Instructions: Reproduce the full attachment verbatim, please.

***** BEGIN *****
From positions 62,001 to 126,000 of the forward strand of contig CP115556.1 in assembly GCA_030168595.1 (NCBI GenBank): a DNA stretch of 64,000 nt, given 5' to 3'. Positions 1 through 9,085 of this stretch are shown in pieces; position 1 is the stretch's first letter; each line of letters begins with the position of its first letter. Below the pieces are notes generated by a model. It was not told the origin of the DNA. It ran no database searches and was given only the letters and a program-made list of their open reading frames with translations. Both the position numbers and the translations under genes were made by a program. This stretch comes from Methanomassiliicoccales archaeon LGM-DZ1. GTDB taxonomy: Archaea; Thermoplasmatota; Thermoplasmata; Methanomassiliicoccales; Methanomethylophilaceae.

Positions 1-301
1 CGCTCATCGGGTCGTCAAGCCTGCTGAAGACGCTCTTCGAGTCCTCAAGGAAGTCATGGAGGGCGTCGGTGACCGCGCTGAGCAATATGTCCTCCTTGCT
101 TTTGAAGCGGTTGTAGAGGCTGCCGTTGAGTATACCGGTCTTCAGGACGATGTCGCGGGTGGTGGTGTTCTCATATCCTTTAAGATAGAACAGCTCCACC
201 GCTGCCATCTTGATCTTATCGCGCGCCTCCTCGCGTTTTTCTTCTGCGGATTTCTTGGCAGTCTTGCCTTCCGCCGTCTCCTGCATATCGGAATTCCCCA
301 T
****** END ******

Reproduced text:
From positions 62,001 to 126,000 of the forward strand of contig CP115556.1 in assembly GCA_030168595.1 (NCBI GenBank): a DNA stretch of 64,000 nt, given 5' to 3'. Positions 1 through 9,085 of this stretch are shown in pieces; position 1 is the stretch's first letter; each line of letters begins with the position of its first letter. Below the pieces are notes generated by a model. It was not told the origin of the DNA. It ran no database searches and was given only the letters and a program-made list of their open reading frames with translations. Both the position numbers and the translations under genes were made by a program. This stretch comes from Methanomassiliicoccales archaeon LGM-DZ1. GTDB taxonomy: Archaea; Thermoplasmatota; Thermoplasmata; Methanomassiliicoccales; Methanomethylophilaceae.

Positions 1-301
1 CGCTCATCGGGTCGTCAAGCCTGCTGAAGACGCTCTTCGAGTCCTCAAGGAAGTCATGGAGGGCGTCGGTGACCGCGCTGAGCAATATGTCCTCCTTGCT
101 TTTGAAGCGGTTGTAGAGGCTGCCGTTGAGTATACCGGTCTTCAGGACGATGTCGCGGGTGGTGGTGTTCTCATATCCTTTAAGATAGAACAGCTCCACC
201 GCTGCCATCTTGATCTTATCGCGCGCCTCCTCGCGTTTTTCTTCTGCGGATTTCTTGGCAGTCTTGCCTTCCGCCGTCTCCTGCATATCGGAATTCCCCA
301 T